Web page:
If you imagined your appreciation of Anish Kapoor’s latest sculpture to be limited to an afternoon trip to Tate Modern’s Turbine Hall, or that it was only the nation’s wealthiest who could afford to place a David Hockney etching or a Banksy print above their mantelpiece, you appear not to have made use of a loan scheme that allows ordinary mortals to purchase art.
Yesterday, Arts Council England (ACE) announced that 12,500 people in-the-know had made use of Own Art, which was launched nationally in 2004 by ACE, and which has given those with limited budgets the chance to acquire artworks by paying interest-free monthly installments for an original painting, print, photograph, sculpture, ceramic or item of contemporary jewellery which would otherwise have proved unaffordable.
The intention was to create greater public engagement with contemporary art and, five years later, it appears to have worked. Figures show that Own Art has enabled the public in England and Scotland to acquire £10.5m worth of artwork by such established figures as Howard Hodgkin, Peter Blake, Kapoor, Hockney, and a host of emerging artists.
When the scheme was launched, a poll conducted in England for ACE showed that, although 27 per cent would consider buying original art, less than 1 per cent actually had.
Mary-Alice Stack, development manager for ACE, said it especially benefited up-and-coming artists. “We wanted all those millions of viewers at Tate Modern to think about bringing art into their homes. It is also a very effective way to support the art infrastructure,” she said.
Loans of up to £2,000 are offered for buying original contemporary art from 250 galleries in England and 43 in Scotland. A customer can walk away with the artwork instantly and, if a piece costs over £2,000, the loan scheme can be used as part-payment.
Feedback from buyers suggests artworks are bought not as financial investments but as family treasures which brighten up the home.
Figures also found the scheme had provided a significant boost to galleries and artists. More than a quarter of sales (26.5 per cent) were to first-time buyers, with 26 per cent of loans being taken by customers with incomes equal to or below the national average (£22,500). Of those who used the scheme, over three-quarters (82 per cent) said that they could not have made their purchase without this special payment option.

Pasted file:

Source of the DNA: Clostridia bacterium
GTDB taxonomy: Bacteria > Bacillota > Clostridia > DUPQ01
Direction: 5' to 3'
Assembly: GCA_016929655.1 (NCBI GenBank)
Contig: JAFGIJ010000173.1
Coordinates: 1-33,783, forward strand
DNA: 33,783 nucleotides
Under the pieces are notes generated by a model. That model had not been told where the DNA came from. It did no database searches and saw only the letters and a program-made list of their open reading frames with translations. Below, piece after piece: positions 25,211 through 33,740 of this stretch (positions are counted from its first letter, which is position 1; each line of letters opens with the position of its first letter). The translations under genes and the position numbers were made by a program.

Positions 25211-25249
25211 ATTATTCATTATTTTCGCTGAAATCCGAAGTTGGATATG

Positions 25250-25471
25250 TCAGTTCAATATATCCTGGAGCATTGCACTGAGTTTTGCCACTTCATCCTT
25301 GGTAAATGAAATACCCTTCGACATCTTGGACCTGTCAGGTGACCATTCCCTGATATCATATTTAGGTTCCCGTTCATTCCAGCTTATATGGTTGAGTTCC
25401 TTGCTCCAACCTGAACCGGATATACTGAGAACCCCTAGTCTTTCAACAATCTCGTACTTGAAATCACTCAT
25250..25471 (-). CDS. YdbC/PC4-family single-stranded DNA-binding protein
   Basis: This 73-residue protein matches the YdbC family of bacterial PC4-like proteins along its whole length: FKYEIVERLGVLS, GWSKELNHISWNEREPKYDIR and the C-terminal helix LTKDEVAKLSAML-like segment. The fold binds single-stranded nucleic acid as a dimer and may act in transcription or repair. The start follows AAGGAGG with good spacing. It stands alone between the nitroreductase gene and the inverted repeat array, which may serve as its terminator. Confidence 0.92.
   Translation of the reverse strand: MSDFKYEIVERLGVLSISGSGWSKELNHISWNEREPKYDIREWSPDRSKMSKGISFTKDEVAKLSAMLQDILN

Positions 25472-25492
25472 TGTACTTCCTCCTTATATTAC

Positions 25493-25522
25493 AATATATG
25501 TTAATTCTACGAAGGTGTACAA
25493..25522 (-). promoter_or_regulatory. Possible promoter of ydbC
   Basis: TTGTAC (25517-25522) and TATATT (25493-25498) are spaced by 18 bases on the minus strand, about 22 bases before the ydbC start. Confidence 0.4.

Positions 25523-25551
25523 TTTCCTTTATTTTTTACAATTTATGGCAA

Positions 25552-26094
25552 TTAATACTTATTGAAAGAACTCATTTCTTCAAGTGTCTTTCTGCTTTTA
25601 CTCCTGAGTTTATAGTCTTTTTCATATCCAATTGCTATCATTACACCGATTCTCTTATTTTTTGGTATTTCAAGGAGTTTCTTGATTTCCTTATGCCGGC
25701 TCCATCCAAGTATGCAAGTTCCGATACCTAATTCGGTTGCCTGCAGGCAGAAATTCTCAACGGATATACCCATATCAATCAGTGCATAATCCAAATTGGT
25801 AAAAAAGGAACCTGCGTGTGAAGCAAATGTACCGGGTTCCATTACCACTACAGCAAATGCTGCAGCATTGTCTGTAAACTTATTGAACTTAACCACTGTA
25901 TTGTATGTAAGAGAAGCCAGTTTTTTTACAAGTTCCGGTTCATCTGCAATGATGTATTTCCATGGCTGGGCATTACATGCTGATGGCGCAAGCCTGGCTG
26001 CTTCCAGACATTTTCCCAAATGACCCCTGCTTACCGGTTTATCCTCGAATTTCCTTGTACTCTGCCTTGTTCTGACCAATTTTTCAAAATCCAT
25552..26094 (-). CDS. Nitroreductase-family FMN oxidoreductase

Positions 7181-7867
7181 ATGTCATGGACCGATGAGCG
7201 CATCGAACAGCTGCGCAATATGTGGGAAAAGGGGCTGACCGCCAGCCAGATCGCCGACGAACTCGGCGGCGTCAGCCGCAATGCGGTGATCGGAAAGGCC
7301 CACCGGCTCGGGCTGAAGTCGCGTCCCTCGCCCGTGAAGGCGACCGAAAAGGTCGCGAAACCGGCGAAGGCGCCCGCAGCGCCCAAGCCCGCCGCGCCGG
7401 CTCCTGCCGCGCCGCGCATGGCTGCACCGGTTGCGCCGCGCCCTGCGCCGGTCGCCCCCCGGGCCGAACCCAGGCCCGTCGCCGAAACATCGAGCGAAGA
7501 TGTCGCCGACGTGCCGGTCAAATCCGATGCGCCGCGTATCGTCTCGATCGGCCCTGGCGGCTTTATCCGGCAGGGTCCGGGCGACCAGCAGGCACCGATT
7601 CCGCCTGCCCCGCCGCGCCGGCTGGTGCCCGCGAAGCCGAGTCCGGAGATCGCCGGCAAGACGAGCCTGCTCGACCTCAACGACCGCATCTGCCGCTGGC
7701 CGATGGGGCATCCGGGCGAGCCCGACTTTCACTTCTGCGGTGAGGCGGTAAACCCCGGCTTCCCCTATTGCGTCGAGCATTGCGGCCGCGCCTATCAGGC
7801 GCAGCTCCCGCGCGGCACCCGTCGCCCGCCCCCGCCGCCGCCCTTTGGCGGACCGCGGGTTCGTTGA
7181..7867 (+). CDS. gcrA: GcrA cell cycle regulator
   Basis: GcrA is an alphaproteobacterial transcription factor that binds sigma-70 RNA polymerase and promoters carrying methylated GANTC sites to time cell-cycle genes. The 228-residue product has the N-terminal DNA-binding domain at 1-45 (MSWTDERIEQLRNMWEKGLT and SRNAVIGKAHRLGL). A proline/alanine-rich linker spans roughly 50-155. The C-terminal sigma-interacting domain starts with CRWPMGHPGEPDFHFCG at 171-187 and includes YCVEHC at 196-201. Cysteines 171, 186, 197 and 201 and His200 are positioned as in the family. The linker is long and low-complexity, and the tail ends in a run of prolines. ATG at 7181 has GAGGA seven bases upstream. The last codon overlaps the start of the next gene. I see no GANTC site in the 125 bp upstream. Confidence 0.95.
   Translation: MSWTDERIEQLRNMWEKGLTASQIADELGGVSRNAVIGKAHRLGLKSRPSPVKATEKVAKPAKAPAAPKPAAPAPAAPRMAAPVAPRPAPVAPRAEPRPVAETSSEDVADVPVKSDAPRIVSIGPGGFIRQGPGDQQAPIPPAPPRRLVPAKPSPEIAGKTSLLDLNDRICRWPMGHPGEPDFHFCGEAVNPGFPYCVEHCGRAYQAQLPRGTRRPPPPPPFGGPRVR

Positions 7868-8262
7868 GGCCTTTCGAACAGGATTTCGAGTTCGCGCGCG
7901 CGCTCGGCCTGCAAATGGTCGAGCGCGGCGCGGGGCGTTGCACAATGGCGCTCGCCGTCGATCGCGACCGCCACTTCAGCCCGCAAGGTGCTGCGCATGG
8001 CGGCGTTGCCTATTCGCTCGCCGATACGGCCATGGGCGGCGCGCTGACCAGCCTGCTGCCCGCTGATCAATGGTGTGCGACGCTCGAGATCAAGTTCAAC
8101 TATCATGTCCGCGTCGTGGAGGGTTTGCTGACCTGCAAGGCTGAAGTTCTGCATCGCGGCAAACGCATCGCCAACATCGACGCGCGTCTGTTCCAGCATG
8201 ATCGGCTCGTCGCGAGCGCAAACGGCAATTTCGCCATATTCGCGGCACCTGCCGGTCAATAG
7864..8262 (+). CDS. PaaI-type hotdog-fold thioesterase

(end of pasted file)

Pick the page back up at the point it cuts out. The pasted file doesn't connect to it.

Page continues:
Alan Davey, the chief executive of ACE, said it had created “new investors in art”.
Iwona Blazwick, director of the newly refurbished Whitechapel Gallery in east London, added that it proved an effective way for the public to start their own contemporary art collection.
Case study ‘I’d never been able to afford his work’
Suzie Hughes, 45, a retired NHS worker, bought a David Hockney etching for £400 earlier this year from the Artco Gallery in Leeds.
Having started collecting paintings, prints and contemporary jewellery some years ago, she had paid particular attention to artists from the North-west region. She had been a long-standing Hockney enthusiast but assumed his work would be priced well out of her spending range. You tend to think of art as inaccessible outside of a gallery context but as an avid art lover, I promised myself that I’d buy something … I’d been to Salt’s Mill [a gallery space in Saltaire, West Yorkshire] and seen the Hockneys there and thought I’d never been able to afford anything of his.
“Then, I heard Artco was holding an exhibition and I saw a Hockney that completely reminded me of my teenage son in bed. There was the Hockney connection and the family connection which made me smile.”
She has made use of the Own Art scheme numerous times, spending £1,500 over three years, and said it provides a reliable method by which to expand her collection, which includes a Damien Hirst print, bought for £1,000, and a Norman Ackroyd piece.
Case study ‘I certainly don’t miss the money’
Ian Lamming, 46, managing director of French & Lamming Media, has bought 12 paintings through the Arts Council scheme. He remembers buying his first Own Art-funded painting by Lou Harris, a North-east artist, for £900.
“It had a little figure of a man on the horizon with his hands in his pockets who looks very alone. At the time, I had just begun my own business and it felt bleak. The painting leapt out at me. It summed up how I felt about walking into an unknown future on my own. I still think it is poignant and it hangs in my living room,” he said.
The work is now estimated to be worth £3,000. Since then, he has invested in several other works not as an investment but purely for the “aesthetic pleasure”.
Two years ago, he bought a Banksy print for £190 as a wedding gift for friends, which is now worth around £7,500.
“Art is an absolute luxury and I could not justify spending £2,000 in one go. But spreading the cost across a year, I barely notice the money leaving the account and I certainly don’t miss it.”Reuse content